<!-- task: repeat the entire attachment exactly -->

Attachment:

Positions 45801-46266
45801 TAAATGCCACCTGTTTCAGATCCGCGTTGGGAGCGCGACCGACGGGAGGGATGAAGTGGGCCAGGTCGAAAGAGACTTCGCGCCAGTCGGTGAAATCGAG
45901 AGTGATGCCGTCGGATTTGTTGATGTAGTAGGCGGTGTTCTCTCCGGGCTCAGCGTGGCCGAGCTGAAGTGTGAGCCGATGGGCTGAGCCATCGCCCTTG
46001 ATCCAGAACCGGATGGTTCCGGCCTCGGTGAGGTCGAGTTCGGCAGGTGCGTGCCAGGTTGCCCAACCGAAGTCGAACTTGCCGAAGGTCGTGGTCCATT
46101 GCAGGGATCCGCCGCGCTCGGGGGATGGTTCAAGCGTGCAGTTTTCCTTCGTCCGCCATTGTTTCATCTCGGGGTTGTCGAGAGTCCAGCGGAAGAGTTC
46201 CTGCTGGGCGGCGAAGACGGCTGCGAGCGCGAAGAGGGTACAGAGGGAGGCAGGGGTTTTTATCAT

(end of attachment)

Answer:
Positions 45801-46266
45801 TAAATGCCACCTGTTTCAGATCCGCGTTGGGAGCGCGACCGACGGGAGGGATGAAGTGGGCCAGGTCGAAAGAGACTTCGCGCCAGTCGGTGAAATCGAG
45901 AGTGATGCCGTCGGATTTGTTGATGTAGTAGGCGGTGTTCTCTCCGGGCTCAGCGTGGCCGAGCTGAAGTGTGAGCCGATGGGCTGAGCCATCGCCCTTG
46001 ATCCAGAACCGGATGGTTCCGGCCTCGGTGAGGTCGAGTTCGGCAGGTGCGTGCCAGGTTGCCCAACCGAAGTCGAACTTGCCGAAGGTCGTGGTCCATT
46101 GCAGGGATCCGCCGCGCTCGGGGGATGGTTCAAGCGTGCAGTTTTCCTTCGTCCGCCATTGTTTCATCTCGGGGTTGTCGAGAGTCCAGCGGAAGAGTTC
46201 CTGCTGGGCGGCGAAGACGGCTGCGAGCGCGAAGAGGGTACAGAGGGAGGCAGGGGTTTTTATCAT